We love to use Trainual as one of our partners that we build a lot of our online courses. There's a ton of systems out there you can build. This is where you're starting to invest in a more robust training program.
Susan Boles (10:32):
I like that. Say that we've spent the time to document our process and we've either made videos or created a more formalized process. How does that having that process, that very defined, solid, reliable process, change the effectiveness of your team?
Tamara Kemper (10:59):
Well, I think that the biggest thing is if you really are bringing people on at a regular basis, or even just if you have that multiple people doing that role, it's going to give everybody confidence in this is the way we do things here. And it also then makes sure that you're continually improving that and you're continually updating that. Or you should be anyway, I guess not everybody does. That should absolutely be a piece of it. You can't ever basically be done documenting or developing training. You have to do it forever because your business will change. And so you need to go back and have somebody who's responsible for keeping those things updated. But I find that it really helps businesses get to their goals more effectively because now they don't have to sit there and babysit a new hire. They don't have to wonder what is happening with their frontline employees. They are designing that intentionally. They're designing it on purpose and they're making sure that everybody has the same training and the same resources for doing it the way that the business owner intends.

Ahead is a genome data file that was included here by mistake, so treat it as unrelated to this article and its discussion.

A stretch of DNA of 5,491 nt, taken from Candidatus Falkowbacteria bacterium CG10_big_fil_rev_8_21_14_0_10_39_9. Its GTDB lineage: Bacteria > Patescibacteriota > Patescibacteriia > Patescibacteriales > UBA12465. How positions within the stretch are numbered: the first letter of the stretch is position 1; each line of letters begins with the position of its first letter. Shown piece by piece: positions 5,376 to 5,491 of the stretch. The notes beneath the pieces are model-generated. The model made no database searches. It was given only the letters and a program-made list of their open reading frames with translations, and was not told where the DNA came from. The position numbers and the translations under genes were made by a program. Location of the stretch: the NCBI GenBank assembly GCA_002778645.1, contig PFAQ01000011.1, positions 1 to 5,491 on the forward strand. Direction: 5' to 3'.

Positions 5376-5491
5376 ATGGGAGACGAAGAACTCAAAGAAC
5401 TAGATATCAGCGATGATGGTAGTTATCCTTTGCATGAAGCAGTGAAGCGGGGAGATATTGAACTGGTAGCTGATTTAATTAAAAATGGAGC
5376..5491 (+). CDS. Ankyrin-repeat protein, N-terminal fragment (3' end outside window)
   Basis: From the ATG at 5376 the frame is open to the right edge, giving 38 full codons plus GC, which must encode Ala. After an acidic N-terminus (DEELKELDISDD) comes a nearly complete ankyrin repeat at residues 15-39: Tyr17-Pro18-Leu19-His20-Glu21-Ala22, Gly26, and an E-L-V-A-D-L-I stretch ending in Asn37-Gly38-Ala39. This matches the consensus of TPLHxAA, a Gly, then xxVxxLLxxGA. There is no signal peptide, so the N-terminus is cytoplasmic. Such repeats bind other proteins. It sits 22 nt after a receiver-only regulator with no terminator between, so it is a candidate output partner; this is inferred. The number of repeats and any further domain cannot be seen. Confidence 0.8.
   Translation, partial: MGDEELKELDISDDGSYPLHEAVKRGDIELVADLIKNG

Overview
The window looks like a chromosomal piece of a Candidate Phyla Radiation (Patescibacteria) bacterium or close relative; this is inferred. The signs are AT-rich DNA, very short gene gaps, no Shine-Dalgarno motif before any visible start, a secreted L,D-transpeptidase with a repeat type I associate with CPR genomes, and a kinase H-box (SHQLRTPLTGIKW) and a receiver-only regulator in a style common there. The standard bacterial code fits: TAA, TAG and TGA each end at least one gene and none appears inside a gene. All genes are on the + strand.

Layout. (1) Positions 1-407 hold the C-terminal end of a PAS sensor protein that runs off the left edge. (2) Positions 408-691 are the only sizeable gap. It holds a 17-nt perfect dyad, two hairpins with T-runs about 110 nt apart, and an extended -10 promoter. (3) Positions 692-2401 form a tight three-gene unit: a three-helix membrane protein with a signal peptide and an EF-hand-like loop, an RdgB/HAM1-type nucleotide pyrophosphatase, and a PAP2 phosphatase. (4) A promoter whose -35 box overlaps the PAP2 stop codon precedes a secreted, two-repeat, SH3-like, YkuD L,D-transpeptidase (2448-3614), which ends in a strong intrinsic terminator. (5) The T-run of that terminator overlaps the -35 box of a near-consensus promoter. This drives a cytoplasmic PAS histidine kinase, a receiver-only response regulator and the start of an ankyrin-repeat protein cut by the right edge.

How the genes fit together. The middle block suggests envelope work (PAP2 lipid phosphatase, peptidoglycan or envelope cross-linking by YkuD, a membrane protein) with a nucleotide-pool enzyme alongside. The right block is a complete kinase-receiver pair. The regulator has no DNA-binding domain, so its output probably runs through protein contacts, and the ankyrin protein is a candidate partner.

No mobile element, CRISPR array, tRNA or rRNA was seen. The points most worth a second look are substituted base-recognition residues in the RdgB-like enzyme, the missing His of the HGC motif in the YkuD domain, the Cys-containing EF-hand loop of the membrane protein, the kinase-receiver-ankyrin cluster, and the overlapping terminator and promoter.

Susan Boles (12:12):